(Pre-D-03.04.2010), reduced to less than 1% (D-03-09- 2011), and finally recovered to around 5% (PD-12.18.2011). This suggests that the microbial communities in Lake Munson are resilient even after exposure to a large perturbation event. The co-occurrence patterns for correlation among taxa and/ or species across the entire perturbation (before, during and after the drainage) remains illusive.
Figure S1 Distribution of phyla for each data library. Abbreviations: Pre-D, pre drainage; D, drainage; PD, post Drainage.
After preprocessing of the raw sequences, the numbers of se- quences in the 10 samples ranged from 1,775 to 6,853. After defining OTUs with a 0.03 cutoff, 8,740 distinct OTUs across the 10 samples were obtained. For each data set, only the OTUs that appeared in seven or more samples were used for correla- tion calculations, resulting in 244 OTUs in total for the data set. After threshold scanning by the RMT based approach, the pMENs were constructed with an identical similarity thresh- old of 0.57（P < 0.05). R2 values of the linear relationship be- tween logarithms of clustering coefficients and the logarithms of connectivity ranged from 0.10 to 0.83, indicating the hierar- chical behavior was quite variable. In MENs, a module in the network is a group of OTUs that are highly connected among themselves, but have much fewer connections with OTUs out- side the group . Four (modularity values 0.300) and two modules (modularity values 0.292) were identified by the sim- ulated annealing approach  and by the greedy modularity optimization method , respectively. These results indicate that the co-occurrence of OTUs across the perturbation were strongly connected to each other, but less so between groups. Finally, our constructed MEN before, during and after the per- turbation of Lake Munson exhibited a scale-free, small world with a variety of modularity properties, although hierarchical properties were only displayed in certain networks (Figure 2).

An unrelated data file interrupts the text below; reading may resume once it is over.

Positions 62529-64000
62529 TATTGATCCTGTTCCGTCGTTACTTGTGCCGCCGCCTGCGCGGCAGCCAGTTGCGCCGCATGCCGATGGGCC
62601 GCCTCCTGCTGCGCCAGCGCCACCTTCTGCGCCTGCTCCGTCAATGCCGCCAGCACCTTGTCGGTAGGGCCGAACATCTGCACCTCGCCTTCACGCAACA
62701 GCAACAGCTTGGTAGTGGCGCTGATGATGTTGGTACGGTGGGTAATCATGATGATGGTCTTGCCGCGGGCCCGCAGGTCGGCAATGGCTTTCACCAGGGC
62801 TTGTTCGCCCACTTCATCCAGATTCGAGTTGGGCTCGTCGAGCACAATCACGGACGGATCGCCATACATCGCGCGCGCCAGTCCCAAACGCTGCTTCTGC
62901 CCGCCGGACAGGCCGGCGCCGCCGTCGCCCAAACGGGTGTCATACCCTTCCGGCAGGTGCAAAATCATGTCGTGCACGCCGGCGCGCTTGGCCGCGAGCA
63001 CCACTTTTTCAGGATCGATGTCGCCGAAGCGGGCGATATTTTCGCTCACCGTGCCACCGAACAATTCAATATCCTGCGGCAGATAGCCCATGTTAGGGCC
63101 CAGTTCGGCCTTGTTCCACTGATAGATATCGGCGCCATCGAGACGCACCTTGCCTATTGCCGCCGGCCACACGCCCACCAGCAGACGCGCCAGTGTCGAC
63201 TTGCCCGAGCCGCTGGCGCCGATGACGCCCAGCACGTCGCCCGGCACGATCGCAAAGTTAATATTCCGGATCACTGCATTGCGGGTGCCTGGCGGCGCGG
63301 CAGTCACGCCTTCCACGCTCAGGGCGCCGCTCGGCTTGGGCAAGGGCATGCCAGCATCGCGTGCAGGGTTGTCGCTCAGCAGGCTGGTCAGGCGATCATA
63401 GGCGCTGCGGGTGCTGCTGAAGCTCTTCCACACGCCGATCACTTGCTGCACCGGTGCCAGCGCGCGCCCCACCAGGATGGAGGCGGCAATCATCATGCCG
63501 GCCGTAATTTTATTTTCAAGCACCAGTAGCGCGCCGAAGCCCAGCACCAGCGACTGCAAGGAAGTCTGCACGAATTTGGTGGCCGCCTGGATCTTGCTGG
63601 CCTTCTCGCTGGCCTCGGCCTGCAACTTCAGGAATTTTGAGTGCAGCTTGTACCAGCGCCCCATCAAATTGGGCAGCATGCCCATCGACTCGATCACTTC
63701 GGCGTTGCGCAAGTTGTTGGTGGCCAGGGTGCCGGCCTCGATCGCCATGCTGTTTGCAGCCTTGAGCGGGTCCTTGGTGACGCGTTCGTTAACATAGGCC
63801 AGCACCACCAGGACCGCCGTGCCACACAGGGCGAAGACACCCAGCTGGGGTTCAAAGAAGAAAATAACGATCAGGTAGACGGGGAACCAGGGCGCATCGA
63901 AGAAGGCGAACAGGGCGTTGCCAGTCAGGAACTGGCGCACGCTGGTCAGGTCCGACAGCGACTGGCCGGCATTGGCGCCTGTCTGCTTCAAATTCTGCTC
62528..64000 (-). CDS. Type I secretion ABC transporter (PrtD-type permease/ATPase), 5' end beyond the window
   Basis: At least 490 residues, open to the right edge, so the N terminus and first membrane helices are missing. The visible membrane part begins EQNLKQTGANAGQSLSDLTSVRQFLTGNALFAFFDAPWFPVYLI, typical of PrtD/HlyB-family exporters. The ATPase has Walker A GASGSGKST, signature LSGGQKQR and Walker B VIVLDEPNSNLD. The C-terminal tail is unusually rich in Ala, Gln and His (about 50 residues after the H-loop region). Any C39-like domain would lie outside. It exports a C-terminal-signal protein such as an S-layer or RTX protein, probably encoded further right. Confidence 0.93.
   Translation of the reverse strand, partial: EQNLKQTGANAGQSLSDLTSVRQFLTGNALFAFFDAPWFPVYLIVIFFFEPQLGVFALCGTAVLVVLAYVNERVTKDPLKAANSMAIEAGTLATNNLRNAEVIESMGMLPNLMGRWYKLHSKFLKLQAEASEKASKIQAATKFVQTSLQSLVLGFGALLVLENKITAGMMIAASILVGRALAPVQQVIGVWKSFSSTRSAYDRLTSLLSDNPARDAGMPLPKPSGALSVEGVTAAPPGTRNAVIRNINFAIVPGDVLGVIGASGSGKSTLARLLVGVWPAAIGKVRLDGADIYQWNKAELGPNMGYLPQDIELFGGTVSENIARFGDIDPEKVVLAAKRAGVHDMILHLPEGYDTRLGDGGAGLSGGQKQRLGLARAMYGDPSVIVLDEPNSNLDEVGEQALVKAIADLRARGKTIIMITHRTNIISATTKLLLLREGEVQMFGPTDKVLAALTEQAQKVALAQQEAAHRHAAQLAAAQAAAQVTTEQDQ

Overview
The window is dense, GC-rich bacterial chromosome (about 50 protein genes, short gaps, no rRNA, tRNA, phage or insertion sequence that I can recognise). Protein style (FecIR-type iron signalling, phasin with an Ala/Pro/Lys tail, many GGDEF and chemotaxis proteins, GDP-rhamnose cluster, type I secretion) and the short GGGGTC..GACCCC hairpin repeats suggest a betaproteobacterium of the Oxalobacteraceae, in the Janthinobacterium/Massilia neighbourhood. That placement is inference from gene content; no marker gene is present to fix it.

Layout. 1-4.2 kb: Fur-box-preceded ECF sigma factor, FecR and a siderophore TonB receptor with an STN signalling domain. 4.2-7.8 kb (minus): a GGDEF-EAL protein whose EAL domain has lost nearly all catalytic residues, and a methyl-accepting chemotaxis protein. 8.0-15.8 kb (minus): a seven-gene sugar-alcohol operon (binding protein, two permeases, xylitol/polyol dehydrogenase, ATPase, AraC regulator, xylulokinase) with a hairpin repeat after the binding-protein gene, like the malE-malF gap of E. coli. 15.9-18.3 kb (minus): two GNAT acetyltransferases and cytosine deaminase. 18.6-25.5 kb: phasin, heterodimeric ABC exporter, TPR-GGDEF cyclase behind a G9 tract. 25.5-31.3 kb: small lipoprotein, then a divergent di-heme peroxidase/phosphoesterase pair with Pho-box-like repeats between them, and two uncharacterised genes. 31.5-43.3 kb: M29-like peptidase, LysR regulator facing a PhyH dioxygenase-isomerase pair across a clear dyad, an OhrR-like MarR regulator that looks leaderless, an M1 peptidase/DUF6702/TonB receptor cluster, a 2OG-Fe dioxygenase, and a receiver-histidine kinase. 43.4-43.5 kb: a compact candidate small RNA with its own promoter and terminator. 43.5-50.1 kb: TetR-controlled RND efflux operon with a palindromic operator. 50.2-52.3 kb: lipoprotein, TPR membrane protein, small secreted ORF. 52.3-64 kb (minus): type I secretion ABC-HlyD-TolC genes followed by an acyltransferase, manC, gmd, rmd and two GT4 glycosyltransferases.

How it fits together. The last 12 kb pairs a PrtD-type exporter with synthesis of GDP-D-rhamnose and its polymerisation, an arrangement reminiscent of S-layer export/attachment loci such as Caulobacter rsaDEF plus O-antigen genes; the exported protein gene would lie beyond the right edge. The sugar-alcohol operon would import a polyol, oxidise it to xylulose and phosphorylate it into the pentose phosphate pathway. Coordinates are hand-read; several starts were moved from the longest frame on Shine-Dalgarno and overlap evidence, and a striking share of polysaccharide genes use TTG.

Figure 2 Network of co-occurring OTUs based on correlation analysis (P-value < 0.01). A triangle indicates a strong correlation (Coefficient
> 0.6), while a circle indicates a moderate correlation (coefficient < 0.6).
The topological roles of the OTUs